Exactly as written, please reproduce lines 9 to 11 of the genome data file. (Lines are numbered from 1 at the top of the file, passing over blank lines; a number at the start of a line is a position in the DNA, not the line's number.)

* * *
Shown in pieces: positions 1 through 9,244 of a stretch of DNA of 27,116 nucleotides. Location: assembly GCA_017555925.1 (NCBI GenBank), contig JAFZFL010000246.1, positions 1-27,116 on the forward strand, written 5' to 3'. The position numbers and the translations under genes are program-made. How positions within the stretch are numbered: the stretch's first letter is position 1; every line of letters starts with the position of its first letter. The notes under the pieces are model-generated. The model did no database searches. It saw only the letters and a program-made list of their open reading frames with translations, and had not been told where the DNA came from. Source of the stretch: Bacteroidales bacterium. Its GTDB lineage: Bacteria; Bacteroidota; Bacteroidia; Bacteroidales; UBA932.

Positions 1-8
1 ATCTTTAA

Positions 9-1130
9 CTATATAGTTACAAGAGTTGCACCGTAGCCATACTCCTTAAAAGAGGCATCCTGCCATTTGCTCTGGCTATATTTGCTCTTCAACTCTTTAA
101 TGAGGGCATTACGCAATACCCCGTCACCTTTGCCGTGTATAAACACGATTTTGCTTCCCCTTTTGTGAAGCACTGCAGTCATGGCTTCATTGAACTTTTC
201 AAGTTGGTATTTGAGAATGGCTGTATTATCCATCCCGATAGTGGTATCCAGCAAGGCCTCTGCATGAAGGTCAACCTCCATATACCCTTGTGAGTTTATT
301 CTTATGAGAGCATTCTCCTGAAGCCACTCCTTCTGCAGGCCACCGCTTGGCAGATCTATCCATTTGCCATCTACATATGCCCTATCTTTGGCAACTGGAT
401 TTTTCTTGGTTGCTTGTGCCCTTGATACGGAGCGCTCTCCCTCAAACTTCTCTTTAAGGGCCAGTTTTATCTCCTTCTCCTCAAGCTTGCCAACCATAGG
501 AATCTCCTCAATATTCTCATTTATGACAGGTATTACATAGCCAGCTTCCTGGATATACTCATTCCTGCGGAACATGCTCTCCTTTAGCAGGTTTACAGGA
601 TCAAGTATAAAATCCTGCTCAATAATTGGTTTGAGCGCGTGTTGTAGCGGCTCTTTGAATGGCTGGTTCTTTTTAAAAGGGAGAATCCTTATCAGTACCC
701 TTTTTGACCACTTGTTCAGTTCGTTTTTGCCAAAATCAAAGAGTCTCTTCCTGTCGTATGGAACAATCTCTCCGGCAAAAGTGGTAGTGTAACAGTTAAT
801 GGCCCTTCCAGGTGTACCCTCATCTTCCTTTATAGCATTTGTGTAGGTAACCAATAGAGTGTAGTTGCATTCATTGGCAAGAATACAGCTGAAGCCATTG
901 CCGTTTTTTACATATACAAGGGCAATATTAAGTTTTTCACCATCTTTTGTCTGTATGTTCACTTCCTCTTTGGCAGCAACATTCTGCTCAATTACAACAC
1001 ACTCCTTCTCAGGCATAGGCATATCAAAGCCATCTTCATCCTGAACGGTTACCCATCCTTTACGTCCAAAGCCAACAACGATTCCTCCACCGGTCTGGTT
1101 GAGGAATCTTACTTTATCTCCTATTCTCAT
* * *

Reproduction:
401 TTTTCTTGGTTGCTTGTGCCCTTGATACGGAGCGCTCTCCCTCAAACTTCTCTTTAAGGGCCAGTTTTATCTCCTTCTCCTCAAGCTTGCCAACCATAGG
501 AATCTCCTCAATATTCTCATTTATGACAGGTATTACATAGCCAGCTTCCTGGATATACTCATTCCTGCGGAACATGCTCTCCTTTAGCAGGTTTACAGGA
601 TCAAGTATAAAATCCTGCTCAATAATTGGTTTGAGCGCGTGTTGTAGCGGCTCTTTGAATGGCTGGTTCTTTTTAAAAGGGAGAATCCTTATCAGTACCC